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Rays look more like themselves in beating Marlins

Kevin Kiermaier gets them started, Shane McClanahan delivers a strong start, and all ends well.
Wander Franco, left, celebrates with Kevin Kiermaier after the latter's inside-the-park homer during the first inning Tuesday against the Marlins.
Wander Franco, left, celebrates with Kevin Kiermaier after the latter's inside-the-park homer during the first inning Tuesday against the Marlins. [ IVY CEBALLO | Times ]
Published May 25|Updated May 25

ST. PETERSBURG — Shane McClanahan was his usual self on the mound Tuesday, which is to say focused, powerful and dominant, throwing six shutout innings.

But there was a brief moment in the dugout when the Rays’ top starter let loose.

The team was coming off a hot, miserable weekend in Baltimore, losing in walkoffs twice in extra innings, while looking bad in doing so.

The Rays needed something to get them going, and after McClanahan zipped through a quick top of the first, Kevin Kiermaier provided it. The veteran centerfielder, elevated to the leadoff spot due to a recent hot streak, laced the first pitch of the home inning past diving centerfielder Jesus Sanchez for an inside-the-park home run that set the Rays on their way to a much-needed 4-0 victory over the Marlins.

“I went nuts,” McClanahan said. “Usually I’m a little more reserved. Obviously, I cheer for my teammates and stuff like that, but I found myself, like, jumping around. I’m like, ‘All right, you’ve got to pitch.’ "

Kiermaier was pretty excited, too, saying it was “a fun way” to start a game. But he admitted to being too winded — after spending Monday’s off-day doing pretty much nothing but playing with sons Karter and Krew, and swimming a bit — to fully enjoy it after sliding across the plate for the fourth inside-the-parker of his career.

But he was well aware how important a good start was after the rough series against the Orioles.

“It was big,” he said. “That was a big bounce-back win. Feeling good about ourselves again.”

By the end of the night, the Rays had gotten an additional cushion on homers by Harold Ramirez (his first) and Ji-Man Choi (a 412-foot blast). There was no drama as Dusten Knight and Ryan Thompson, who blew saves in both losses in Baltimore, got the final nine outs.

The Rays have a 25-17 record and are 4½ games behind the AL East first-place Yankees, who come to the Trop for a four-game series starting Thursday.

Rays starting pitcher Shane McClanahan delivers another fine outing.
Rays starting pitcher Shane McClanahan delivers another fine outing. [ IVY CEBALLO | Times ]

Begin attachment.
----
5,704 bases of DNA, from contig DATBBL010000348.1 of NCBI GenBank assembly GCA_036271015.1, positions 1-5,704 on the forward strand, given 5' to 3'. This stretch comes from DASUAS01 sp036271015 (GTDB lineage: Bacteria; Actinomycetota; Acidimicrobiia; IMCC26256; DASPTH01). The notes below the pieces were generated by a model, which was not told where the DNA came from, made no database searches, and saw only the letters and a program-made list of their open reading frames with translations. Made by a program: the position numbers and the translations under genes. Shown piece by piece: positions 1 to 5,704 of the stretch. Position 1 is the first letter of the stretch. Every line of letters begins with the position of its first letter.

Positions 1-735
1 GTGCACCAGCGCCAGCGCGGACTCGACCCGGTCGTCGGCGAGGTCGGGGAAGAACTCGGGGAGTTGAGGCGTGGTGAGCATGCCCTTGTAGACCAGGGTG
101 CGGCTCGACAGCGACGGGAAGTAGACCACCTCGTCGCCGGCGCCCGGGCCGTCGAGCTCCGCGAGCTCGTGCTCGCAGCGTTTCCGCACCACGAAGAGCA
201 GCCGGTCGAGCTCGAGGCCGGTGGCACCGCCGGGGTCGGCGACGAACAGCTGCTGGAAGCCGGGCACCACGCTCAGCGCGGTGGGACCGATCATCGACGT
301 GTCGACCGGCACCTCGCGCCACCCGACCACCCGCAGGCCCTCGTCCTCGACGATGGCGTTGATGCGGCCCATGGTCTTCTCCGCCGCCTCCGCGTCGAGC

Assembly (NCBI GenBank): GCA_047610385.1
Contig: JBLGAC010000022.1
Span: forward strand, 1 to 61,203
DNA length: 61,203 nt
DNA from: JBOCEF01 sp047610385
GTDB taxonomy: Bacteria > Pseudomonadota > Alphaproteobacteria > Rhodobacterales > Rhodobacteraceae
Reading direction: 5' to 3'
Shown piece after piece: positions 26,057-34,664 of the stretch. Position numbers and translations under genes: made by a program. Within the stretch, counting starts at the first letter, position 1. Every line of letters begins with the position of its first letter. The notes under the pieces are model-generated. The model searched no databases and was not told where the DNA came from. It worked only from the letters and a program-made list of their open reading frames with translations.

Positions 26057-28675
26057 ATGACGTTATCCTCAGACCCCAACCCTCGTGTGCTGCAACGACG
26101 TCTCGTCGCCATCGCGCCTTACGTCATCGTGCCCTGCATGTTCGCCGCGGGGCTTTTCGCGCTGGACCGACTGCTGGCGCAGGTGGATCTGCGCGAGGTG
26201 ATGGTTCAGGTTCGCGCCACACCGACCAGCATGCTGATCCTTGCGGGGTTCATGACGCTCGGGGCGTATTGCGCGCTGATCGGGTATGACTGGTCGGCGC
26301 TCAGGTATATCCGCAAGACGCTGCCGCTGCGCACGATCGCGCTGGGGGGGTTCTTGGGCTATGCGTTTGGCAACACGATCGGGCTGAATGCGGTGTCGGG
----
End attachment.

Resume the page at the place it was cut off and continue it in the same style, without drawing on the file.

McClanahan, who scattered four hits and struck out nine, said he had no doubt the Rays would play more like they usually do.

“That was a tough series for us (in Baltimore), but this just shows what this team (is), and that’s resilient, in and out,” he said. “I knew there was going to be a bounce back.

“KK set it off right, man. It’s just how it is. He’s our leader for a reason. He sets the tone, and we just follow him. It’s a pleasure to be his teammate. I can’t say enough great things about Kevin Kiermaier.”

Across the clubhouse, the admiration was mutual. Kiermaier called McClanahan “the best pitcher in the league,” noting the consistently high level at which McClanahan has performed. He is 4-2 with a 2.06 ERA and leads the majors with 74 strikeouts.

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“That dude is nasty,” Kiermaier said. “He’s incredible. I’ve got no other words. That guy is just lights out all year, and I don’t think many guys want to face that guy.”

McClanahan actually didn’t have the easiest night.

He cited a 12-pitch walk Jacob Stallings drew as an example of how hard the Marlins made him work, throwing 96 pitches over six innings. And he detailed the way he talked pitching coach Kyle Snyder into letting him finish the sixth if he got a double play after allowing two singles, which he did.

McClanahan also in the sixth was involved in the game’s oddest play, which manager Kevin Cash described as “pretty crazy.”

With Miami’s Garrett Cooper on third, McClanahan threw a pitch that bounced past catcher Mike Zunino. The ball caromed off the backstop wall, past Zunino and then past McClanahan, who fell as he tried to stop it.

But third baseman Isaac Paredes made it all OK, picking up the ball and throwing to Zunino, who tagged Cooper for the final out.

“That was a tactical move on my part,” McClanahan said with a straight face. “It was smart. Get out of the way. Trust the guy behind you.”

Contact Marc Topkin at mtopkin@tampabay.com. Follow @TBTimes_Rays.

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